In a revocable trust, the terms of the arrangement can be altered at any time by the grantor during their life. The assets in a trust are considered personal assets, so they’re typically subject to taxes and can be targeted by creditors in the event of a lawsuit. But most people choose a revocable trust because it provides a great deal of flexibility, allowing the grantor to change or cancel the trust as they see fit.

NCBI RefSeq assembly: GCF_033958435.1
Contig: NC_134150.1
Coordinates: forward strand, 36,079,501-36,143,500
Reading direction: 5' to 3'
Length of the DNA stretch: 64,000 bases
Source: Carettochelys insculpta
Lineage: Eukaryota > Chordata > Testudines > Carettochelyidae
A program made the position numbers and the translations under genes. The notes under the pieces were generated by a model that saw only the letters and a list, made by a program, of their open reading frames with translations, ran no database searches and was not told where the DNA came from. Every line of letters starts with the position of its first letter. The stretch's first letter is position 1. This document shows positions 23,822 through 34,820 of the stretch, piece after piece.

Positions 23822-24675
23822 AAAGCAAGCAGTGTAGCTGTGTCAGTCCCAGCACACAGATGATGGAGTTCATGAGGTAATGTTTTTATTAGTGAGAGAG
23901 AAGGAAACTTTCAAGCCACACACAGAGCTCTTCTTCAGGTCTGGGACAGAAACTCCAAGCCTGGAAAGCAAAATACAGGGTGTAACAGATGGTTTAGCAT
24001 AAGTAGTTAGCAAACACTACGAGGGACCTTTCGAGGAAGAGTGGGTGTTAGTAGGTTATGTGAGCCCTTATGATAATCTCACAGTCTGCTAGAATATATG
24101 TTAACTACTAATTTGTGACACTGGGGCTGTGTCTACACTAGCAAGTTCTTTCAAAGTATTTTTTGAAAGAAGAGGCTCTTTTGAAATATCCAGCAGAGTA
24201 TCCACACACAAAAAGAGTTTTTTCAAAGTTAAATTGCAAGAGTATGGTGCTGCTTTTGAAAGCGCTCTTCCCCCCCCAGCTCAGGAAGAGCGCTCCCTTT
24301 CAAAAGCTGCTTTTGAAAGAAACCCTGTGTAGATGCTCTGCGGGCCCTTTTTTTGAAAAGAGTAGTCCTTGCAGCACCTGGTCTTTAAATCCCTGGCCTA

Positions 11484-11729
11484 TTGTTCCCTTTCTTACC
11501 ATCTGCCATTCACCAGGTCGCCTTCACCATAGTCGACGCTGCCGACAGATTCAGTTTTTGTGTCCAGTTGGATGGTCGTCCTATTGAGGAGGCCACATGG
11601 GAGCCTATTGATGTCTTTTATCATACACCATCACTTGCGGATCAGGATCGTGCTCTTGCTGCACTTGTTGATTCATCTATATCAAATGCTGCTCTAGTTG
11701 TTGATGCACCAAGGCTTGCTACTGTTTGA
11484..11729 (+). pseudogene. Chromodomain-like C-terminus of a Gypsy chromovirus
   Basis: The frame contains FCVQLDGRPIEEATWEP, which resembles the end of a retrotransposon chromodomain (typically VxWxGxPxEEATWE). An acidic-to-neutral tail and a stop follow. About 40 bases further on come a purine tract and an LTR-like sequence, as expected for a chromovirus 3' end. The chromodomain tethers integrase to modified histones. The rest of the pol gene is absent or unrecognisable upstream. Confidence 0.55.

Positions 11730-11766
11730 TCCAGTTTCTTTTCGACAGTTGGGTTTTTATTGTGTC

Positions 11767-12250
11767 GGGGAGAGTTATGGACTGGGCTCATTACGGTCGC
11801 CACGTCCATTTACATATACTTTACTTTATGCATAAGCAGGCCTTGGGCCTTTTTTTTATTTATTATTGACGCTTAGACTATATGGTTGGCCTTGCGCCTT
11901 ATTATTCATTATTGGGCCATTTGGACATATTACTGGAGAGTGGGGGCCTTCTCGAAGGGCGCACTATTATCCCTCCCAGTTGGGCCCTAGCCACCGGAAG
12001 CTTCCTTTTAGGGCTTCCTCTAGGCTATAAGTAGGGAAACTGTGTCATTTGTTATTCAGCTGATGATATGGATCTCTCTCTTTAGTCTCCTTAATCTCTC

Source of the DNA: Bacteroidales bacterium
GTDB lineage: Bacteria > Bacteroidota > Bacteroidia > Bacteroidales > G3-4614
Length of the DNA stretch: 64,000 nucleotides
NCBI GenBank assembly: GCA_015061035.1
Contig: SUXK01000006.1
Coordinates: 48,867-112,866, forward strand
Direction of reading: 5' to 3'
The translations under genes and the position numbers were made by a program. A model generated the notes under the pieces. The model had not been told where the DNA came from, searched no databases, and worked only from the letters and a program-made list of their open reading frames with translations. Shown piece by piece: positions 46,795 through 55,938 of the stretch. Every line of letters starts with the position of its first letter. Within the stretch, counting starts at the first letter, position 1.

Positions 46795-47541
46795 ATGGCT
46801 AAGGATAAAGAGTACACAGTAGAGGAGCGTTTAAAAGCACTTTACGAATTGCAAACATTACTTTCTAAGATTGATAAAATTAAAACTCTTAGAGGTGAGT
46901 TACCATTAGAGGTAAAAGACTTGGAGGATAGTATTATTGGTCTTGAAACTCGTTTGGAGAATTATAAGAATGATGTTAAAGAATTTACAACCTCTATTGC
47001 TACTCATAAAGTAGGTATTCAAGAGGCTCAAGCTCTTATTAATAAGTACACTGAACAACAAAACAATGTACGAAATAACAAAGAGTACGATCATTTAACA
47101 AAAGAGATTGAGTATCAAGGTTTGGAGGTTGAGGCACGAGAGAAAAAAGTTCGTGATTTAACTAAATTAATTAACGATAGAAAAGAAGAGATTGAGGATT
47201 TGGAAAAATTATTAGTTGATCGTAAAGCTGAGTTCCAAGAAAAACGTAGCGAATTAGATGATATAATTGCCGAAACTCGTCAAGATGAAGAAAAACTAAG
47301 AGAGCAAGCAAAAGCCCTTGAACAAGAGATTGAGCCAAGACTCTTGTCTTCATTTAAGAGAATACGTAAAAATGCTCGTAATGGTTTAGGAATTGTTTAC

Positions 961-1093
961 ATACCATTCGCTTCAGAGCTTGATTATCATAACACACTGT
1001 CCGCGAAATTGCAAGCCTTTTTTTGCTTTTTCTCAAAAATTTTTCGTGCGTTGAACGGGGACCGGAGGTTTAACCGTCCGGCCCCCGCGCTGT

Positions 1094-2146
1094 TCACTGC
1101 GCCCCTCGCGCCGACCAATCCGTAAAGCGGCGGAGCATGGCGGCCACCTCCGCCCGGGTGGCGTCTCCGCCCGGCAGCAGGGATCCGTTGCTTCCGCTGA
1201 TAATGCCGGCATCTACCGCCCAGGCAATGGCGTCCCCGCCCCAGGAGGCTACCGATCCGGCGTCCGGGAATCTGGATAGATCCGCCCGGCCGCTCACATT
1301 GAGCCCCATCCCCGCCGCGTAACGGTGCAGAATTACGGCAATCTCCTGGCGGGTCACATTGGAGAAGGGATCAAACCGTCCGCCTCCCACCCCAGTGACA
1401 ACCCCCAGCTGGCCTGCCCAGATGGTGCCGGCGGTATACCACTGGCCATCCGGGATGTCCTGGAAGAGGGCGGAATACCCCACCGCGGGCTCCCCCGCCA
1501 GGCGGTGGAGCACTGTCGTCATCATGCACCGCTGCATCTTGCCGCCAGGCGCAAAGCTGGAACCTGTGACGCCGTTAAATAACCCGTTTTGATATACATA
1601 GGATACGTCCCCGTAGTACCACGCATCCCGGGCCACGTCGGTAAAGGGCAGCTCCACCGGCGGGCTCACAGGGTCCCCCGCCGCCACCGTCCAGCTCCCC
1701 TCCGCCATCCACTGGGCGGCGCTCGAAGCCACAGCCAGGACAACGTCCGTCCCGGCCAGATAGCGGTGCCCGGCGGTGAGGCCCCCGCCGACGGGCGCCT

It’s especially well-suited to individuals who want to plan for the possibility of future mental incapacity. A revocable trust allows the grantor to appoint a trustee who will manage the assets in the trust if the grantor becomes incapable of handling their own financial affairs. The grantor can designate exactly what they want to happen to the assets in this event and what steps the trustee should follow.